Guatemala: Despite the pain
The clouds hang low and gray about the mountains surrounding the small town of Nebaj. Up there, in the unhabited woods, it is cold and damp. Just as it was in April 1983. Pedro Bernal Perez will never forget the day when the drone of the planes grew louder with each new wave of attack and the bombs chewed up the earth. For him and his family there was only one thing to do that day - get out fast.
His wife, Margitta Chavez Corio, stopped to wrap their newborn baby in a blanket. It had been coughing for days and had a fever. The family sped into the woods. When Perez looked back, he saw pillars of smoke rising from the village into the sky. In minutes the soldiers had brunt to the ground what it had taken him years to build.
The nights were cold in the mountains. Too cold for a newborn child. The villagers could not light a fire, the smoke and light would have given away their position. When they buried the baby, Perez's face was a blank mask. He couldn't speak. It was the second child to die while fleeing. Three years earlier, in 1980, the same inconceivable thing had happened. Perez did not understand the world anymore. What had his family done to deserve such punishment?
Many people were murdered around Nebaj during the civil war, and huge swathes of forest burned with napalm. When Perez and his family returned to the town, the army forced him to enrol in the civilian militia. Men in uniform handed him a gun and sent him on patrol. The hunted were to become the hunters. Perez's only wish was never to happen on a guerrilla fighter. The soldiers noticed. Perez was lucky, he was soon released from the army. But thousands of others continued to be pressed into service.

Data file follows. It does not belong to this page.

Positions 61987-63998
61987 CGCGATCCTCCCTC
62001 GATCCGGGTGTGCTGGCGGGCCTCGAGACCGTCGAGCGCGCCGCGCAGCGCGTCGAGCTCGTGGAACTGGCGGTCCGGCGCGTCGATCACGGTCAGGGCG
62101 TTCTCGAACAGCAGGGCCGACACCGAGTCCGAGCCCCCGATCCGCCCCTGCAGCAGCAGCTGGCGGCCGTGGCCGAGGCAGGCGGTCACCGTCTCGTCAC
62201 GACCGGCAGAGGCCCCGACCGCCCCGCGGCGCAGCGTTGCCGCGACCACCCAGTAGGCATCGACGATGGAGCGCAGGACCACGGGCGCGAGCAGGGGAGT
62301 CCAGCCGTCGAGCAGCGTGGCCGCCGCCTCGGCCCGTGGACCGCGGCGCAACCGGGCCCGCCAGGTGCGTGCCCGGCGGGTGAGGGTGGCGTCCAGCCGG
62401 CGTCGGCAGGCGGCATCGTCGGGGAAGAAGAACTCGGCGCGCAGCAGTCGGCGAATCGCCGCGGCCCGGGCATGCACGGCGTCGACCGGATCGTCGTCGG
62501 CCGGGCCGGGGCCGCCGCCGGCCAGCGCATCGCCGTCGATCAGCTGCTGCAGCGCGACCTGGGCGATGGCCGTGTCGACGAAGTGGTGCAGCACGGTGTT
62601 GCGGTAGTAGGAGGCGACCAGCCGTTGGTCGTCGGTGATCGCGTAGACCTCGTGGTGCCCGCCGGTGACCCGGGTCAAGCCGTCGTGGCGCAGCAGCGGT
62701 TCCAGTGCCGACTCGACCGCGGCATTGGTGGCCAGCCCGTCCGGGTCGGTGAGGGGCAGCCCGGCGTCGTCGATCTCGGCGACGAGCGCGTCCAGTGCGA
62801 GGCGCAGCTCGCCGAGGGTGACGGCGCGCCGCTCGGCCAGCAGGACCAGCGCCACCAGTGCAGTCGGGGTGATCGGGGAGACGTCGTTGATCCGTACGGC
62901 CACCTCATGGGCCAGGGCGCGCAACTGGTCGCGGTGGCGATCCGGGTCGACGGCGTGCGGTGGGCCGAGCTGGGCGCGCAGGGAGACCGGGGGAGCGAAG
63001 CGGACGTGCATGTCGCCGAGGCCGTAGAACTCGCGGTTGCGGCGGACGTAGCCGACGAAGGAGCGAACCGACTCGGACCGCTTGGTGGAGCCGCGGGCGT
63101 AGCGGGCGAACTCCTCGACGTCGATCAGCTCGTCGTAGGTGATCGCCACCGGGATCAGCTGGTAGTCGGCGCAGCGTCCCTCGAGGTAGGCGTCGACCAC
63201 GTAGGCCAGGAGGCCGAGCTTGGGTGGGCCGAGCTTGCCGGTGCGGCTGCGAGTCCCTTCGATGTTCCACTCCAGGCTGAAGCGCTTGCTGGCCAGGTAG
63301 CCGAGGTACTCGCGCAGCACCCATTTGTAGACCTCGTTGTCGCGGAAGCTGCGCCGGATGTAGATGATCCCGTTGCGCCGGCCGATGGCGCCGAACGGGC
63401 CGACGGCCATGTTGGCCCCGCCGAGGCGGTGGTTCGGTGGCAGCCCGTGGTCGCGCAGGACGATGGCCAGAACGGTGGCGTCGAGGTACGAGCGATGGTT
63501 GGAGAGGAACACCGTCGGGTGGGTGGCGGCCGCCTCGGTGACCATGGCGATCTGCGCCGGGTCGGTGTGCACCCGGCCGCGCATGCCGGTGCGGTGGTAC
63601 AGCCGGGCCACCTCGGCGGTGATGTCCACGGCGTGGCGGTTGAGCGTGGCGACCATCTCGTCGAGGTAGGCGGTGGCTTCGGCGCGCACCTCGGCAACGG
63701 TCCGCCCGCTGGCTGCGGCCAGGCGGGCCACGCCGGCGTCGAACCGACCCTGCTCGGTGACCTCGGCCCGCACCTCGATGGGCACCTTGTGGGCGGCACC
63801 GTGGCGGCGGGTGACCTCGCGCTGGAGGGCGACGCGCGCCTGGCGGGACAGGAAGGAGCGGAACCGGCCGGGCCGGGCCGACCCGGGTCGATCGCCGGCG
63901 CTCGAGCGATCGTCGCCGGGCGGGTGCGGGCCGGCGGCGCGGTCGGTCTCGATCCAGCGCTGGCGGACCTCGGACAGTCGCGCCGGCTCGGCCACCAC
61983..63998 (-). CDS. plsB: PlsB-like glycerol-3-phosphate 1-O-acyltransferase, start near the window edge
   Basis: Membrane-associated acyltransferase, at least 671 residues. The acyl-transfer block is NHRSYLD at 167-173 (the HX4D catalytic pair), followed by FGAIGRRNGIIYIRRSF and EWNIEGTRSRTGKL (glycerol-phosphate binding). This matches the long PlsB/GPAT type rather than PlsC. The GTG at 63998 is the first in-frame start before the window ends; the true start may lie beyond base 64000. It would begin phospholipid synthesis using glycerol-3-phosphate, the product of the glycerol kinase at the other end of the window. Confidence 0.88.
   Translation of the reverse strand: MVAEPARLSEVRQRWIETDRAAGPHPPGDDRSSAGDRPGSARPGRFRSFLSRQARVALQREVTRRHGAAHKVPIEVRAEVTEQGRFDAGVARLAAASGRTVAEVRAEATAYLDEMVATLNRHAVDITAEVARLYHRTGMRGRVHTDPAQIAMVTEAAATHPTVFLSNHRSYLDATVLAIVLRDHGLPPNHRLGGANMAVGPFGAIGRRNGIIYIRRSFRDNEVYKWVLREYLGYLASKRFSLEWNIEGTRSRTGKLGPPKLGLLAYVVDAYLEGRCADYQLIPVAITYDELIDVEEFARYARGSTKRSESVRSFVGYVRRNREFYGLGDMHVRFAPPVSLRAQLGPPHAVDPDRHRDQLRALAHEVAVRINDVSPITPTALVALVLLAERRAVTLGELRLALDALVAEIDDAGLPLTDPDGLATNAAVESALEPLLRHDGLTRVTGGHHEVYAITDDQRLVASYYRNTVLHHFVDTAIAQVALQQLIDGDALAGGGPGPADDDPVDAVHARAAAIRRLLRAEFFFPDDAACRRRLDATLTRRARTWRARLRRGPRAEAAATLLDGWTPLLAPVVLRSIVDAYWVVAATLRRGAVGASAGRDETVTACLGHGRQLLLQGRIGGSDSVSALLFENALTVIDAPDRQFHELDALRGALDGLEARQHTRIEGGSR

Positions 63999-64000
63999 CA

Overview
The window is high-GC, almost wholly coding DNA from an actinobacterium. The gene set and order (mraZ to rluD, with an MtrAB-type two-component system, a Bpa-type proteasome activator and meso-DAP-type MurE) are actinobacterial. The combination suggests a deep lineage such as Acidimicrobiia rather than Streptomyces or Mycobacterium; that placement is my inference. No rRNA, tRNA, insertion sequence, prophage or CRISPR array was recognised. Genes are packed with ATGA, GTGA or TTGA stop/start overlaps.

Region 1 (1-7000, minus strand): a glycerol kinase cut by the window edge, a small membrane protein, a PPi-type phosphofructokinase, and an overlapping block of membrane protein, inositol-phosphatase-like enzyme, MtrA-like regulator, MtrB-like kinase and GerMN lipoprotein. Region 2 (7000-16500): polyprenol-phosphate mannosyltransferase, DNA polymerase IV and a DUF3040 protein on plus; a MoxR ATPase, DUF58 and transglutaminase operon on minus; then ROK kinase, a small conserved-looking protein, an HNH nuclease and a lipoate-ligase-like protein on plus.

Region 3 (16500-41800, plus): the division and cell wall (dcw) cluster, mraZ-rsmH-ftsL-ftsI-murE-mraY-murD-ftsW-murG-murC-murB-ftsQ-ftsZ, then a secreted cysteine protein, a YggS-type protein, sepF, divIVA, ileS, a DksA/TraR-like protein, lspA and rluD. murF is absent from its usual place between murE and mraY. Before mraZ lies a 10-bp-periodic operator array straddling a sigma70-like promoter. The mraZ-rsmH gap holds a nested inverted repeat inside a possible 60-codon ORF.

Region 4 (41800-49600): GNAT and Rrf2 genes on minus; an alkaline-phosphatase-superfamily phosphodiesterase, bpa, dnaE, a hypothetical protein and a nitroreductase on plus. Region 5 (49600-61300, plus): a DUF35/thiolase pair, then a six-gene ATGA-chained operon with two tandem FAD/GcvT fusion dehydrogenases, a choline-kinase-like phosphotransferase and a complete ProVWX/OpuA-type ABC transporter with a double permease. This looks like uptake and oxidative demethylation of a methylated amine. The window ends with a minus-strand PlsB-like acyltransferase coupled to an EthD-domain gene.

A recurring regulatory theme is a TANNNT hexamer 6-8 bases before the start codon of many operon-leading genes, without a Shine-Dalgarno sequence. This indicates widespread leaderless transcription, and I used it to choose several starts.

Now peace has arrived. T he 47-year-old Perez has achieved a measure of well-being. He owns his own small tailor's shop and weaves the colourful Mayan skirts on his loom. He has built his family a new home of wood and clay. A small house on the city outskirts, it even has electricity. As the local head of a self-help group, he is fighting for the rights of the indigenous population.
That requires self-confidence. “Yes, we have become more self-confident. But our culture has lost many things. The young people do not listen to their elders anymore. No one knows the Mayan traditions anymore,” Perez says.
Perez faces a dilemma. He belongs to a small Protestant community that forbids Mayan traditions and frowns on traditional dress. On Sundays he goes to church in a starched white shirt. “In spite of that, I want to learn more about the culture of my people. You have to know your roots, that's important for the future,” Perez feels.
In the city centre a group of drunken men staggers across the muddy streets. The drivers of the yellow country buses honk their horns in anger. It's the middle of day, but the men with their glazed eyes are a not uncommon sight. They have already given up all hope of a worthwhile life.
Perez fights on. When the fog rolls in over the mountains he has only one wish: that his daughter will never have to flee with her baby into the cold mists.
Text: Till Mayer
Photos: Daniel Zihlmann
(Extract from the interviews made during the ICRC campaign " People on war " ).